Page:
How Are Things Going in Your Garden?

I just got off a Zoom call with dear friends who shared some encouraging stories from their neighborhoods. I am sure you have stories to share as well.

Around the time I wrote Neighborhood Initiative and the Love of God, I asked a class I was teaching at the Valley Vineyard, “If you were a farmer and you were given the responsibility of planting and gathering a harvest out of every area of our Valley, how you would go about it?” The answer was pretty simple. The participants said they would break the Valley up into smaller sections and assign farmers to each section. Each farmer would plant seeds in his field and before long a harvest could be gathered from every field across the Valley.

Consider the spiritual implications of this response and what Jesus had in mind when he said, “The harvest is plentiful but the workers are few. Ask the Lord of the harvest, therefore, to send out workers into His harvest field” (Matthew 9:38 NIV).

The Lord of the harvest has answered this prayer and has sent us out to work in each of our sections in His harvest field. The Lord has situated us in homes and apartments so we can work in the field He has assigned to us. I remember saying in the early days of Neighborhood Initiative, “I dream of a day when we meet a Christian we don’t know and ask them, not what church do you go to, but what harvest field are you working in?” The Lord is certainly bringing this dream to pass in our day.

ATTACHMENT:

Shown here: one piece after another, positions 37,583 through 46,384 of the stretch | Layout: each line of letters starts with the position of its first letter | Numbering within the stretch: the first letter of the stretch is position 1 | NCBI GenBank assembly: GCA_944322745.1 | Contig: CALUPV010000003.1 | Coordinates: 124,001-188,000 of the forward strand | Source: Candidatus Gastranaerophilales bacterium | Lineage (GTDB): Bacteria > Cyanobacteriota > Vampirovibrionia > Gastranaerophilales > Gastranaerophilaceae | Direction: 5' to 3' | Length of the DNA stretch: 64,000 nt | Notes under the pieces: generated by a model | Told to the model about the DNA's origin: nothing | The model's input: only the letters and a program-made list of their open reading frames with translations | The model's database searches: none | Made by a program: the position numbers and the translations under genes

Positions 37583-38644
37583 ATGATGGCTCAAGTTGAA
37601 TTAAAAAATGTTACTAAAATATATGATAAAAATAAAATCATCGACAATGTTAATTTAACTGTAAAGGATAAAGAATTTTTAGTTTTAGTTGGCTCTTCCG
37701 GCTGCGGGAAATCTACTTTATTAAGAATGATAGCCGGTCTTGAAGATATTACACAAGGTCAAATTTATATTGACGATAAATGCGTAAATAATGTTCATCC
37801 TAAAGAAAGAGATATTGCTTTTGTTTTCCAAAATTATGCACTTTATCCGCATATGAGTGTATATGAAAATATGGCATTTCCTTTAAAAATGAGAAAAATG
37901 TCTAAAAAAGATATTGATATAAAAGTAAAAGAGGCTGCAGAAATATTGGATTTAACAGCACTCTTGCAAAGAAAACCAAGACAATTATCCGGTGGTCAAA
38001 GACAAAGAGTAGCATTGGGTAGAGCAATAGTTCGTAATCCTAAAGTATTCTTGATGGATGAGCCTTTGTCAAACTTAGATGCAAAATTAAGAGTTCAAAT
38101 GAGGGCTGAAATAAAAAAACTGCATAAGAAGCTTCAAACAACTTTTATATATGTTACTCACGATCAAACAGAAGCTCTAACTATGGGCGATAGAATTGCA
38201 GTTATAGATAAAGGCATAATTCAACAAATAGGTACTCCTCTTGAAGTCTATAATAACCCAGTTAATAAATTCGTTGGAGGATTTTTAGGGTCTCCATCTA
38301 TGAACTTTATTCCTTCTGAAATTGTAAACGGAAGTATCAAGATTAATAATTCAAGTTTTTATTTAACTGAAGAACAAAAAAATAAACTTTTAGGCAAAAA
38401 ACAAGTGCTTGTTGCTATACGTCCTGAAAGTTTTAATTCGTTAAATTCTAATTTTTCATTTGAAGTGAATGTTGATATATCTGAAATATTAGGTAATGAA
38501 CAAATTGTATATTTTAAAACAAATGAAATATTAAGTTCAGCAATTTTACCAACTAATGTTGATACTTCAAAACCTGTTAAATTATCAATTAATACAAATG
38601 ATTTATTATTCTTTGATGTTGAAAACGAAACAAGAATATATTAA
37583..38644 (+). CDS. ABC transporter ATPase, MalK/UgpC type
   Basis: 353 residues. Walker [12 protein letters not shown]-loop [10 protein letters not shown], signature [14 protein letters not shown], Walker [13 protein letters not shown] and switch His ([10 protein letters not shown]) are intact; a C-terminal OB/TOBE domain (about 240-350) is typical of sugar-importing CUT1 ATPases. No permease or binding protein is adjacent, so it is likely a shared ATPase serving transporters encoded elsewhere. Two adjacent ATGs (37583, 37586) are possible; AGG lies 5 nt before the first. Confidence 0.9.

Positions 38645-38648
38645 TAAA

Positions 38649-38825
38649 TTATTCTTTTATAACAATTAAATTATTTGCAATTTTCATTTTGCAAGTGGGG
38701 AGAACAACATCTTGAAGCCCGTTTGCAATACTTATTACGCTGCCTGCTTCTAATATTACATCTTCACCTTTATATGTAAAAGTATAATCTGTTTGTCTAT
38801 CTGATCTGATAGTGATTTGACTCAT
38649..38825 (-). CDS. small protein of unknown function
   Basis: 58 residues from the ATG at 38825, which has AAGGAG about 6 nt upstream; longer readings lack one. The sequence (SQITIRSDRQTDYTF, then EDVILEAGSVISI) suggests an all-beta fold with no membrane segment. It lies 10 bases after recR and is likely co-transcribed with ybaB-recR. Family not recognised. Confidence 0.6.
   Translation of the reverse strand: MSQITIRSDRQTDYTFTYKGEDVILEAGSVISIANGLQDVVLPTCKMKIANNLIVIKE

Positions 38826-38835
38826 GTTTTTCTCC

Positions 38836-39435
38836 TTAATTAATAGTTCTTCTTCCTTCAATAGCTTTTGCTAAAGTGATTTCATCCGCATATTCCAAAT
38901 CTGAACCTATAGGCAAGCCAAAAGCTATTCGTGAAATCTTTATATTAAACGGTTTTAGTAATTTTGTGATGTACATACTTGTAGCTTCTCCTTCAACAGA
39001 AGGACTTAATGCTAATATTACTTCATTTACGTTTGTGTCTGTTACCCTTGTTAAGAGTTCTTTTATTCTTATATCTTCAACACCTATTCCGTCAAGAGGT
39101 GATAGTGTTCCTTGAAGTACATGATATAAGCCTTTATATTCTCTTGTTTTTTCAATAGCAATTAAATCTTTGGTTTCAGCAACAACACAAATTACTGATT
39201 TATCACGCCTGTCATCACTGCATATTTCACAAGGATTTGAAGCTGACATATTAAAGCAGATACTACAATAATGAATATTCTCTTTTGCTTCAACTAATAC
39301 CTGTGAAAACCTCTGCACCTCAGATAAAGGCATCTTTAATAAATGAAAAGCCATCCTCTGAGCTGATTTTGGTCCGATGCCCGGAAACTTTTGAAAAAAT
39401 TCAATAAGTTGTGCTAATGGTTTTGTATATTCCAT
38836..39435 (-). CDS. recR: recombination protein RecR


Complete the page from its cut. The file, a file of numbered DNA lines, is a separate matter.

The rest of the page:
Pastor Jimmy made a comment that has stuck with me and I have pondered it over and over again. He said, “What will be the new normal for the Valley Vineyard when we come out of the pandemic? We can’t go back to the way it was.” A profound thought. If we are merely looking at getting back to normal, then we are missing out on a very important lesson the Lord is teaching each of us through the lockdown in our own neighborhoods. Those who live next door to us are very important to Him—He commanded us to love our neighbors as ourselves. This unique opportunity is a lesson of a lifetime for us who are in His Church. He is orchestrating a new normal for the Church.

Working in your harvest field is very much like working in a garden. My son David has planted an amazing garden in his backyard and he is passing on the produce to different neighbors. Since the lockdown, he has devoted much time and effort to making sure that his garden is growing well and producing. As Jesus’ gardeners, let’s look at what is needed to produce a harvest in our neighborhoods.
Digging and Weeding

"Let us not become weary in doing good, for at the proper time we will reap a harvest if we do not give up" (Galatians 6:9, NIV).